Thursday, July 28, 2005

Ministry of Transport writes whatever about broadband

The Ministry of Transport has published a draft plan for bringing broadband services to "geographically remote" areas by 2008 using European Union Regional Development Funds in the amount of around LVL 4.3 million. The total cost of the project will be above LVL 6 million.
The whole document is both interesting and strange. It discusses the problem of defining broadband and settles for it being an "always on" connection to the internet, without defining the speed (elsewhere, the report notes, broadband starts at 2 Mbps). It also notes that the main reason for slow broadband take-up in Latvia is limited buying power and little cost/benefit from having a broadband line. Rural residents can't save travel costs and file documents with national and municipal authorities. The only possible savings is in using the internet for making voice calls abroad. The problem of poverty, to be sure, cannot be solved by the MoT alone and will probably not change by 2008.
Then the report goes on to take a cursory look at various broadband technologies and dwells at some length on power line communications (PCL), or running the internet on electrical power grids, It appears that this is the technology the MoT thinks will solve the problem of broadband access in the "geographically remote areas" (not defined in the document)/
However, Latvenergo, the only supplier of rural electricity has serious doubts that this will work. For one thing, there would have to be repeaters hung on long stretches of medium-voltage transmission lines and step-down transformers (from 20 kilovolts to 220 volts to power these.) Ovum analyst Mark Main also told this blogger (who was wearing his reporter hat at the time) that PCL was a difficult and dodging technology at best. It had been tried and abandoned by a power utility in Scotland.
The MoT mentions, in passing, that WiMAX technology with a radius for high-speed internet of around 10 kilometers, is also under development.
In short, there is no clear idea of how to bring fast, always on internet to the shack in the woods, and a better defined idea that whoever lives in the shack couldn't afford it or can't be persuaded of it's advantages, even if it was there.
If you ask me, I would look to Lattelekom's efforts to get some cdma450 spectrum (or cooperate with Triatel) to get wireless voice and internet to at least some rural residents who don't have it. Further down the road, there's WIMAX, maybe..

Monday, July 25, 2005

Happy dark secrets at Triatel

China's HuaWei, the maker of telecommunications systems, has officially registered a Latvian subsidiary and confirmed to this blogger that it is building out Triatel's cdma 450 network. More details were not provided, but it would appear that this could be a deal worth tens of millions of dollars.
The strange thing is that Triatel (actually, the deal was probably signed by one of the partners behind the brand, Telekom Baltija) is keeping this fact under wraps. It actually is good news - the company is getting, in all probability, a rather low-cost deal. As far as quality goes, this is a showcase project (though small), and HuaWei will probably do its best in this regard. It must also be remembered that this is a project in Ericsson and Nokia's back yard.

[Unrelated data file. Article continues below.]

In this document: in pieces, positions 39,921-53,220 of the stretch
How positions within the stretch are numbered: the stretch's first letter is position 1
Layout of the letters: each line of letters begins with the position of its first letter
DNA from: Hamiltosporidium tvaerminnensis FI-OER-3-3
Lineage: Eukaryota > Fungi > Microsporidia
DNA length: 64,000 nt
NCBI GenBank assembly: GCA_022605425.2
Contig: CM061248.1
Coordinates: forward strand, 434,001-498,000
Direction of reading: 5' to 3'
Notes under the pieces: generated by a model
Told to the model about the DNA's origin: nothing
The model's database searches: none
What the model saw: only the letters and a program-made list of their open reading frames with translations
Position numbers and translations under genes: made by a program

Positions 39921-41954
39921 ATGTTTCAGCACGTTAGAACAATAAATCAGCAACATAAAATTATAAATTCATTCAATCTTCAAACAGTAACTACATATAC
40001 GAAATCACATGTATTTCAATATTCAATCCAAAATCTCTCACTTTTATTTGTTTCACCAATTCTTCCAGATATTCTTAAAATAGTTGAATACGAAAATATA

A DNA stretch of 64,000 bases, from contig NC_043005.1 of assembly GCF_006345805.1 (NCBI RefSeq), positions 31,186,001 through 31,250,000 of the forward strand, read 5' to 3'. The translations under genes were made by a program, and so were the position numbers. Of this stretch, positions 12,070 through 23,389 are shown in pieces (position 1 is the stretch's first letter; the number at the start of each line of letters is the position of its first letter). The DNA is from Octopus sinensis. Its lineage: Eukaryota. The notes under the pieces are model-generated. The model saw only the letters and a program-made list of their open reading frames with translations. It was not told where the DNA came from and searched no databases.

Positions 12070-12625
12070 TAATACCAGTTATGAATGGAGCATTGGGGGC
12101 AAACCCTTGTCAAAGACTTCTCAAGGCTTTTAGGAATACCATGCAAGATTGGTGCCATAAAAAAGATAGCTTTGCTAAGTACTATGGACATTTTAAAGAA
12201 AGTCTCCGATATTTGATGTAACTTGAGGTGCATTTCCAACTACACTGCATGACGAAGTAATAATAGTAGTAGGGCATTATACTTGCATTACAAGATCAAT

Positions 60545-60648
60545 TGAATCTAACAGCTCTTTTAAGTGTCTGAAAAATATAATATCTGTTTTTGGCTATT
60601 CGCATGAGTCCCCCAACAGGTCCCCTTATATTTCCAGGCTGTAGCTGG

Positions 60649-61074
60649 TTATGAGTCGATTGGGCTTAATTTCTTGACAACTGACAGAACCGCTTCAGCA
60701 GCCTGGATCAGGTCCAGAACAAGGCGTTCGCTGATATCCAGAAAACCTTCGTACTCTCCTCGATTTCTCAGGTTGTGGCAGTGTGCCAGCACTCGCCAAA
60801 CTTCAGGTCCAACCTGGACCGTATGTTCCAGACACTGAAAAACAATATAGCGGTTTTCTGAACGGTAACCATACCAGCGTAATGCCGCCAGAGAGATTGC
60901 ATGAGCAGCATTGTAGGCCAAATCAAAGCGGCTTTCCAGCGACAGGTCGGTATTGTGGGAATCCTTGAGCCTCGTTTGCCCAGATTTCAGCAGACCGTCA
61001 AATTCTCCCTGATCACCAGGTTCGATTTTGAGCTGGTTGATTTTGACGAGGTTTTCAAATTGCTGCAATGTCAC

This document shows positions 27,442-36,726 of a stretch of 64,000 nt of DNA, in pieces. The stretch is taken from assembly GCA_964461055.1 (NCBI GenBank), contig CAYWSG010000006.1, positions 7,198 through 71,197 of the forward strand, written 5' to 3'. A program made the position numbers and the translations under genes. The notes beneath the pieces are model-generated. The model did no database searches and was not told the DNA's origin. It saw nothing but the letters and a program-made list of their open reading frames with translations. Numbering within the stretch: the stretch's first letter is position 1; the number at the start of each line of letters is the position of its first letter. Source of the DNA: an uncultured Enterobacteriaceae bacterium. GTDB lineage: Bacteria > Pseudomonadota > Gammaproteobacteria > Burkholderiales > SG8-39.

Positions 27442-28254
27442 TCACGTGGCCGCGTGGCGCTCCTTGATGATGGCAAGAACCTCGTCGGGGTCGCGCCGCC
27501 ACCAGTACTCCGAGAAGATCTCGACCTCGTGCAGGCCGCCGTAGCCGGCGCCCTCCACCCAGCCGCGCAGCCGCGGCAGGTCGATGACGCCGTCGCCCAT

C'mon Mihail Zotov, maybe it is time to make it official that you like Chinese!
Yet another matter, that should perhaps be kept confidential, is that Lattelekom and Triatel are apparently playing some friendly footsie* with regard to cooperation in digitizing the remaining rural network. This means both companies would cooperate on fixed wireless services and wireless internet. They would, at the least, share infrastructure, making it easier for Triatel to afford its HuaWei equipment.
Long term readers of the blog will know that these issues have been discussed earlier here.
*footsie -- a secret expression of affection by rubbing another person's foot with one's own foot under the table.

Friday, July 22, 2005

The Ayotollah of Transport, a short note

Only in Latvia can the Minister of Transport, Ainars Slesers, whose mandate has little or nothing to do with public order in municipalities or government policy on sexual minorities, pull off such a fuckwitted move as endorsing the Riga city manager's ban on a previously permitted gay and lesbian parade in the Riga Old Town scheduled for Saturday, July 23. Slesers says he is pleased with the ban and links it to an effort to prevent Latvia from being a destination for "sex tourism" and "homosexual recreation" - whatever the latter means. I suspect it means no gays playing golf at Ozo's Golf Course? No gay anglers fishing in the Gauja? What, exactly?
Besides roads and telecommunications, the Ministry has some kind of mandate to improve tourism to Latvia, and Slesers has done his part by encourage low-cost airlines and the like. But now it seems, according to his statement, that Ryanair and Easyjet should only be flying heterosexual tourists who intend to make pilgrimages to Aglona and go birdwatching in Latvian marshes?
I do not doubt that Ainars Slesers in his private is a good and pious traditional family man and one should respect these virtues. It is quite another thing when he makes statements that shift Latvia's position closer to Iran than to Europe on the government attitude scale. From minister he has become the Ayotollah of Transport.